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[Help]nitration of methyl benzoate

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How do the conditions for nitration of methyl benzoate differ from those for the nitration of benzene?

 

 

what is the mechanism nitration of methyl benzoate to form methyl 3-nitrobenzoate?

 

Thanks.

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I'm fairly sure that only a few reaction conditions need to be modified. Methyl Benzoate consists of a benzene ring with an electron withdrawing carbonyl group attached. This being the case, an elevated temperature and a higher concentration of the electrophile should work. Substitution would also occur primarily meta to the carbonyl group.

 

If multiple nitrations are required, an even higher temperature and concentration would be needed, since there is an electron withdrawing nitro group present on the ring aswell. Again that substitution would occur meta to both the carboxyl group and the existing nitro group. Hope this helps.

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I'm fairly sure that only a few reaction conditions need to be modified. Methyl Benzoate consists of a benzene ring with an electron withdrawing carbonyl group attached.

NO NO NO!

 

Methyl Benzoate is a benzene ring with a carboxylic acid group attached. http://en.wikipedia.org/wiki/Methyl_benzoate

 

And thus, you have to consider the withdrawing affects when nitrating.

 

http://www.mhhe.com/physsci/chemistry/carey/student/olc/graphics/carey04oc/ref/ch12substituenteffects.html

 

Since the COOH group is meta directing, there is only one carbon in which the NO2 group will be added.

 

the mechanism will look like this:

 

ewgres.gif

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No need to get snippy.

 

It isn't a carboxylic acid group either. It's an ester, that is why I said carbonyl, similar but not the same. I did take into account the electron withdrawing effects. Also, there are two equivalent meta positions, and once the first nitro group is attached, nitration may happen again at the second meta position, ie, carbon 5.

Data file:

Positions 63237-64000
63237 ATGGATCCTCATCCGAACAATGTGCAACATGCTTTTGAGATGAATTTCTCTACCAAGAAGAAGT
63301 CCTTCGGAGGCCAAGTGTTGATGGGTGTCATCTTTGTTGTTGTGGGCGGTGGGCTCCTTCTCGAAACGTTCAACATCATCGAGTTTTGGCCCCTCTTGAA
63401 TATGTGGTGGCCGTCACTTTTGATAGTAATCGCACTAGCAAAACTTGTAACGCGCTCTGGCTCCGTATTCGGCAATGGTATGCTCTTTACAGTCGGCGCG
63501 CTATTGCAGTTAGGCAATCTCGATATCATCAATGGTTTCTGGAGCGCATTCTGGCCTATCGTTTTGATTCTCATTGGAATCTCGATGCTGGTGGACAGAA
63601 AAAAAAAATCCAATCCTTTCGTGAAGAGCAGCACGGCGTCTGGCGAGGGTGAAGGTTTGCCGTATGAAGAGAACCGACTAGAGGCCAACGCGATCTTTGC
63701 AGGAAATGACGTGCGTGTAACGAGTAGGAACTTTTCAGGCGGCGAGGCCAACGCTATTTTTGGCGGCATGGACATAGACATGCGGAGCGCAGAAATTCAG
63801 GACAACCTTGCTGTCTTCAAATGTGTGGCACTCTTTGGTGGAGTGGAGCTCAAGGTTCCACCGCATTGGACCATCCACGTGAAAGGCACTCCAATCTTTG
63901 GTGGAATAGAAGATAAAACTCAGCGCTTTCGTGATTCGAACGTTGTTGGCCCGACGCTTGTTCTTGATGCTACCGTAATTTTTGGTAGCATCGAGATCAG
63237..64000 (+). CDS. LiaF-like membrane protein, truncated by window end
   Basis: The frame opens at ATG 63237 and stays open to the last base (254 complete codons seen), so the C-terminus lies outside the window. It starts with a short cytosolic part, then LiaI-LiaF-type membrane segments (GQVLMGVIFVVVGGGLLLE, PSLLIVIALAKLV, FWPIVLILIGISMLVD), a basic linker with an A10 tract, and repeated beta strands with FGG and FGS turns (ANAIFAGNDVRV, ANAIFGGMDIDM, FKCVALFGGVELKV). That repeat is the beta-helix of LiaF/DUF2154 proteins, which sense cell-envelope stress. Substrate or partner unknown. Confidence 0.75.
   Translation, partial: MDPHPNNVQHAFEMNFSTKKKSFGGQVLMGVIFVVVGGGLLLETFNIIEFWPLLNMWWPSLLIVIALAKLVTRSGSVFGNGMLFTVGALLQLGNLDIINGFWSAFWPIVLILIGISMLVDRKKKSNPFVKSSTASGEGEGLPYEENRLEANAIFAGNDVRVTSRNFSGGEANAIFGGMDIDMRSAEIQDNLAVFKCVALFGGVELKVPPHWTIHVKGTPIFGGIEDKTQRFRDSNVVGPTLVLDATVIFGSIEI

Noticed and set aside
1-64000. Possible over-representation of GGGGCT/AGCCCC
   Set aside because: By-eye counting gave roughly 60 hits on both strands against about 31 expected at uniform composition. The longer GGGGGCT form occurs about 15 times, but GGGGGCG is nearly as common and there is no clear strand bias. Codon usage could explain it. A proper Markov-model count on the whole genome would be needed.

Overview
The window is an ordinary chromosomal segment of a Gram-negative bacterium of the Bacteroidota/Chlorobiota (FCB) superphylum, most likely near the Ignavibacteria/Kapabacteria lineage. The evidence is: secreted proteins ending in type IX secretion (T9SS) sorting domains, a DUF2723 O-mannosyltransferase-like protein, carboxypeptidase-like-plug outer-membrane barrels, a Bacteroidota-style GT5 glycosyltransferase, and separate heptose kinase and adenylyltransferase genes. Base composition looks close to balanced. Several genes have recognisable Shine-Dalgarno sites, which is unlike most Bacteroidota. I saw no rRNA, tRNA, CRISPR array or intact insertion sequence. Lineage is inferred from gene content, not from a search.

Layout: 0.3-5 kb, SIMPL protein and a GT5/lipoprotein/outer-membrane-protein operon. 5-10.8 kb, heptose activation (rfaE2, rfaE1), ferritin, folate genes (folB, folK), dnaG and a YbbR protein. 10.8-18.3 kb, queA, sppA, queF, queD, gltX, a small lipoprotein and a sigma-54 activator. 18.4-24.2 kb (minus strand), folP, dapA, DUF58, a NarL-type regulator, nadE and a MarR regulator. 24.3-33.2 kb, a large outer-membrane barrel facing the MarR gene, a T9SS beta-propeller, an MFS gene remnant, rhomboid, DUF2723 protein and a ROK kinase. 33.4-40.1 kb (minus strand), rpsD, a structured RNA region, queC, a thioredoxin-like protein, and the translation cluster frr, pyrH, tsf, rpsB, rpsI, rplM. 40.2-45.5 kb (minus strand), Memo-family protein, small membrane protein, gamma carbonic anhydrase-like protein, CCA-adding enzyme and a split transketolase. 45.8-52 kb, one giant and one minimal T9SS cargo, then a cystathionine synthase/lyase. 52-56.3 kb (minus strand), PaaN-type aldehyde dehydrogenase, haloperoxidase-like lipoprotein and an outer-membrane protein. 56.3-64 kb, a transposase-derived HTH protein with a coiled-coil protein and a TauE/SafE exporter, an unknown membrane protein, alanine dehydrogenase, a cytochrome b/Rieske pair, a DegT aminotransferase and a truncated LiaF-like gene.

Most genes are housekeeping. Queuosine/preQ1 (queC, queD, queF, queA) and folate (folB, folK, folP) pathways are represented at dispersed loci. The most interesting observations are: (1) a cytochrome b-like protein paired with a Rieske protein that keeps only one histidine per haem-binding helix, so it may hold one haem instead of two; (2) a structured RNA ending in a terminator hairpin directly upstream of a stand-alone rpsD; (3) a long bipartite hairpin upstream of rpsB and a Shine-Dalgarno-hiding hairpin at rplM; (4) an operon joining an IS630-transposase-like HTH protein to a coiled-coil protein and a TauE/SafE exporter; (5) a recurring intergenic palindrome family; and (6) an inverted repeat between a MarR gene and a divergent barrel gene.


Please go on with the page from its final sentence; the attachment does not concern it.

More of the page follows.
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No need to get snippy.

I didn't mean to sound snippy. lol.

 

It isn't a carboxylic acid group either. It's an ester, that is why I said carbonyl, similar but not the same.

stupid me... that's what I meant to say.

 

I did take into account the electron withdrawing effects. Also, there are two equivalent meta positions, and once the first nitro group is attached, nitration may happen again at the second meta position, ie, carbon 5.

hm... that's true, but since the ester group is also deactivating, couldn't you stop the reaction before this took place?

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No harm no foul.

 

hm... that's true, but since the ester group is also deactivating, couldn't you stop the reaction before this took place?

 

Oh yes. In order to get the second nitration, higher temps, longer reaction times, would be required.

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OK... we're on the same page now.

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NO NO NO!

 

Methyl Benzoate is a benzene ring with a carboxylic acid group attached. http://en.wikipedia.org/wiki/Methyl_benzoate

 

And thus, you have to consider the withdrawing affects when nitrating.

 

http://www.mhhe.com/physsci/chemistry/carey/student/olc/graphics/carey04oc/ref/ch12substituenteffects.html

 

Since the COOH group is meta directing, there is only one carbon in which the NO2 group will be added.

 

the mechanism will look like this:

 

ewgres.gif

 

i see

Thanks!

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